Tuesday, January 17, 2012


I was legally emancipated when I was 17. I have lived on my own pretty much since then(except for a  roommate I had for a year and my current husband) and have been independent on how to spend my money on things and had a very limited income to buy things. This brings up a lot of what could be sensitive topics..... but I'm very open to discuss money and living styles and I think it is important for it to be an open forum so that we can learn from each other.

                         ~Budgeting Food~
This post is just about spending money on food/cooking and is inspired by a conversation I had with my sister-in-law this weekend.

Eating at Home:

#1.While I'm not completely opposed to going to restaurants... I do HATE going out to eat! It is such a financial, environmental  and most of the time nutritional waste in my eyes. Feel free to argue. You should save your breath. I won't be swayed.

#2. I prefer home cooked food. I know where it was cooked, how it was cooked and what ingredients are used and despite the time spent cooking it and cleaning it up it's always worth it.

#3. Going out to eat can have hazardous effects on our local farmers(financially) and cause negative environmental  outcomes.

#4. Fixing meals at home can involve your kids and teach them values and living skills that are critical in becoming a well functioning adult in society. Do you want your kid to be 28 and microwaving all their meals on a regular basis? Do you know how many kids in a Pre-K class i worked at didn't know what a green apple was? 14 out of 20....and  NONE of them had ever seen an avocado either.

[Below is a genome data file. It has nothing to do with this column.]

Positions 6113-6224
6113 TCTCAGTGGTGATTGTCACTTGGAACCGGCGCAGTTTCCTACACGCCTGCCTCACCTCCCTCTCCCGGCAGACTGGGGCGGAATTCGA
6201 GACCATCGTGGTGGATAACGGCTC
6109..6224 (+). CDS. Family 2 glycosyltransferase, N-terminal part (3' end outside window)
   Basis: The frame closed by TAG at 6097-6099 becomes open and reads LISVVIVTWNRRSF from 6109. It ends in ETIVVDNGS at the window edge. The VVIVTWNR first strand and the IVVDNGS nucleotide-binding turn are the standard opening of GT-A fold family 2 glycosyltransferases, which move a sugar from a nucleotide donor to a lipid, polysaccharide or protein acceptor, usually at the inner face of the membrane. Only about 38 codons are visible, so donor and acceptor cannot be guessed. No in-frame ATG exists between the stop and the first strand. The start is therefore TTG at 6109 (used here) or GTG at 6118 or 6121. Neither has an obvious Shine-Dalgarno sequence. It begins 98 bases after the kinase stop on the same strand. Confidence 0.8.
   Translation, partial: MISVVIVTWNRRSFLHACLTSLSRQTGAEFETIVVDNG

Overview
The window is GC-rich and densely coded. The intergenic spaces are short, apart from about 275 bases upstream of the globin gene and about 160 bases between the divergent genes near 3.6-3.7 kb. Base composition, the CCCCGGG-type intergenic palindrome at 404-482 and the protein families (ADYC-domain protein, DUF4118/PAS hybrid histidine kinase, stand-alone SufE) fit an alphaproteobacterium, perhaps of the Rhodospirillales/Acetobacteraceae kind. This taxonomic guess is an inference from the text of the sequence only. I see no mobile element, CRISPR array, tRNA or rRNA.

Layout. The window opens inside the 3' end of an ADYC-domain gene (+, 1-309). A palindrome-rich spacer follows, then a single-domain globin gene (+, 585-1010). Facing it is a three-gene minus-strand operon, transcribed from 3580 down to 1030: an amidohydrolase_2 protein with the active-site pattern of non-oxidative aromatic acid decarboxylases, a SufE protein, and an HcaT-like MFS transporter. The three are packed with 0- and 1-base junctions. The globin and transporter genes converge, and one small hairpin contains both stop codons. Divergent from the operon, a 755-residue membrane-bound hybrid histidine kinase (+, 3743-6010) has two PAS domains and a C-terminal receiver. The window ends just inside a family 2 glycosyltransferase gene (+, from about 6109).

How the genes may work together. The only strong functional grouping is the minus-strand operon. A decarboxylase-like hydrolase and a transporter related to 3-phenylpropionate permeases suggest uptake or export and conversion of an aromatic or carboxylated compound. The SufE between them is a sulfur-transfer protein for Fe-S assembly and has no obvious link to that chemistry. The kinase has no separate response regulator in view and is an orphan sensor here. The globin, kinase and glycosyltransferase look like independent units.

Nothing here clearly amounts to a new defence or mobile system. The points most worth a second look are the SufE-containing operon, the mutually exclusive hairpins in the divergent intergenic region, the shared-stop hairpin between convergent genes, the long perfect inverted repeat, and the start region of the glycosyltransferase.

#5. We don't eat completely organic. We don't eat completely name brand. I use basic ingredients and usually  
buy whatever is cheapest by quantity without sacrificing quality.

 Our weekly grocery bills with the cleaning supplies and basic necessities is usually between $60-$100 once a week. We make a meal plan before we go and this also includes all of our packed lunches for the week.All of our meals include a vegetable and usually some kind of fruit or salad( i buy whatever is in season and is cheapest). I only buy things we need when we run out. By keeping our meals and budget routine we are never shocked if one week fluctuates to the next by $10.00 to $20.00.
Breakfast Examples: oatmeal, smoothies, eggs, peanut butter toast, or a cold cereal with a banana and cranberries. Moe's favorite right now: oatmeal with a cut up banana, dried cranberries, a sprinkle of brown sugar and cinnamon and pecan chips sprinkled on top. He washes it down with whole milk mixed with a nutrition mix.